Recently there has been much in the news about employers shedding their health insurance administration burden when PPACA is fully implemented in 2014. One side of the political aisle says this won’t happen and the other side says it will. Neither side has any idea of what these new regulations will accomplish.

Before we discuss the employer mandate and how it will dramatically change we must first explain why the shift will be so easy. In 2014, PPACA will offer four things for individuals that will make employer plans obsolete. Guaranteed issue, no preexisting conditions, and community rating all will take effect. Simply put, you will be guaranteed the ability to purchase health insurance at any time and not be subject to coverage exclusions due to health issues. Your rates will be based on the pool of people and will only differ based on age (3 to 1 ratio), tobacco user (1.5 times regular rates), and geographical region. The fourth thing for individuals is that they will be eligible for subsidies if they purchase insurance on a Government exchange. Subsidies will be available for anyone earning up to 400% of the Federal Poverty Level. People who earn roughly $44,000 for single and $92,400 for a family of four will all qualify for some form of a subsidy on their insurance premiums. There is a fifth item that some believe will force people to purchase insurance. PPACA created a new tax that will be levied on individuals who choose not to purchase insurance. However, the fine for not purchasing in 2014 will be $95 for a single person ($695 for a family of four) or 2.5% in additional income tax, whichever is greater. As you can imagine, the high premium costs will send more people onto the roles of the uninsured as paying the tax will be drastically lower than purchasing a plan.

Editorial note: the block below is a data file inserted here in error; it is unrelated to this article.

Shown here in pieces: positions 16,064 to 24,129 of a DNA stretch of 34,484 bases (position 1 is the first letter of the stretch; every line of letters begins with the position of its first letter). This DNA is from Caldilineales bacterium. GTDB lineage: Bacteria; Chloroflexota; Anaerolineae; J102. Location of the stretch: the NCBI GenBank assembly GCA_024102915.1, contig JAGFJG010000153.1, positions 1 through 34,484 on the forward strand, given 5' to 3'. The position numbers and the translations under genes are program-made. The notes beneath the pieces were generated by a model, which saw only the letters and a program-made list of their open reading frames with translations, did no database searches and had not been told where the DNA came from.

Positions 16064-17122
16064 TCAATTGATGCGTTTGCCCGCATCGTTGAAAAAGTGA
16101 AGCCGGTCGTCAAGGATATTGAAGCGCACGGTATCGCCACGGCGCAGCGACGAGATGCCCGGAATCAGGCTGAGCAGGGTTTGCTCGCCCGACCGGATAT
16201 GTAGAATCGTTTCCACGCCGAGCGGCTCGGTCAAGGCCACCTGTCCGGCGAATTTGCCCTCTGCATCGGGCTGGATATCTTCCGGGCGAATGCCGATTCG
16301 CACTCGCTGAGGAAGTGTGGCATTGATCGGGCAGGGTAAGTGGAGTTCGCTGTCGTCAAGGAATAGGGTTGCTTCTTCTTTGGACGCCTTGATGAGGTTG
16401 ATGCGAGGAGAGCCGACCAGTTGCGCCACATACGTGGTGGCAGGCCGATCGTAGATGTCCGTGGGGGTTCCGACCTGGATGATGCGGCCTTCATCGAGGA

Essentially someone will be allowed to purchase insurance when they are in a situation when they need it and drop it when they don’t. Imagine purchasing hurricane damage insurance two minutes before your home is destroyed then being able to drop it once your settlement check has cleared and your new home is complete. In the world of property insurance many companies simply aren’t writing insurance on homes within a certain distance of the coast in Florida. Under PPACA the Government is forcing insurers to continue to write these policies even though the outcome of adverse selection is clearly there. Simply put, there is no way that this system the Government has designed will survive because…